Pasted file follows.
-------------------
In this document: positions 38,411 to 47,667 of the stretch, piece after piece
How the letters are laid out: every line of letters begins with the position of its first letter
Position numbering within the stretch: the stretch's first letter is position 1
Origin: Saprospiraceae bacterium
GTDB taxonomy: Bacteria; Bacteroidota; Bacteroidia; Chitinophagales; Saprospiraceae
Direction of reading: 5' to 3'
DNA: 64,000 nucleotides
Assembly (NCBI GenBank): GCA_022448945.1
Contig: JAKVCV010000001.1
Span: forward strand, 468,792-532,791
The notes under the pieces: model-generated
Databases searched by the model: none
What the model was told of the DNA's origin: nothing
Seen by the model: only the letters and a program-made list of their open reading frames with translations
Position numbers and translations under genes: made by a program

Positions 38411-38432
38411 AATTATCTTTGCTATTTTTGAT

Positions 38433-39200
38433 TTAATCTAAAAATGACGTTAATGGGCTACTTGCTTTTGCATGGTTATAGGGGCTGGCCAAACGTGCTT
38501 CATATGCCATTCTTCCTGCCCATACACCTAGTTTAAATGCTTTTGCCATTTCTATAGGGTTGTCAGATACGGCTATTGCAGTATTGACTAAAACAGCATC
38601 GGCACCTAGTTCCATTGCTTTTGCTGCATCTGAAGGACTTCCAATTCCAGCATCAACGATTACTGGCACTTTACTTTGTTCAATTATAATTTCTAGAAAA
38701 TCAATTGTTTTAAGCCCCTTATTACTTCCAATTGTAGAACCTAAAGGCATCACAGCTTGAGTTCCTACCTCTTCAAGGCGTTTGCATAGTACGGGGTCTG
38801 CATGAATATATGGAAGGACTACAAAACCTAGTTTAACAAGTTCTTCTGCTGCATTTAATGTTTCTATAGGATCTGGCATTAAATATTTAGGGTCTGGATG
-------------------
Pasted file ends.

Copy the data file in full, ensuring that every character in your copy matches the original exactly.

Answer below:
In this document: positions 38,411 to 47,667 of the stretch, piece after piece
How the letters are laid out: every line of letters begins with the position of its first letter
Position numbering within the stretch: the stretch's first letter is position 1
Origin: Saprospiraceae bacterium
GTDB taxonomy: Bacteria; Bacteroidota; Bacteroidia; Chitinophagales; Saprospiraceae
Direction of reading: 5' to 3'
DNA: 64,000 nucleotides
Assembly (NCBI GenBank): GCA_022448945.1
Contig: JAKVCV010000001.1
Span: forward strand, 468,792-532,791
The notes under the pieces: model-generated
Databases searched by the model: none
What the model was told of the DNA's origin: nothing
Seen by the model: only the letters and a program-made list of their open reading frames with translations
Position numbers and translations under genes: made by a program

Positions 38411-38432
38411 AATTATCTTTGCTATTTTTGAT

Positions 38433-39200
38433 TTAATCTAAAAATGACGTTAATGGGCTACTTGCTTTTGCATGGTTATAGGGGCTGGCCAAACGTGCTT
38501 CATATGCCATTCTTCCTGCCCATACACCTAGTTTAAATGCTTTTGCCATTTCTATAGGGTTGTCAGATACGGCTATTGCAGTATTGACTAAAACAGCATC
38601 GGCACCTAGTTCCATTGCTTTTGCTGCATCTGAAGGACTTCCAATTCCAGCATCAACGATTACTGGCACTTTACTTTGTTCAATTATAATTTCTAGAAAA
38701 TCAATTGTTTTAAGCCCCTTATTACTTCCAATTGTAGAACCTAAAGGCATCACAGCTTGAGTTCCTACCTCTTCAAGGCGTTTGCATAGTACGGGGTCTG
38801 CATGAATATATGGAAGGACTACAAAACCTAGTTTAACAAGTTCTTCTGCTGCATTTAATGTTTCTATAGGATCTGGCATTAAATATTTAGGGTCTGGATG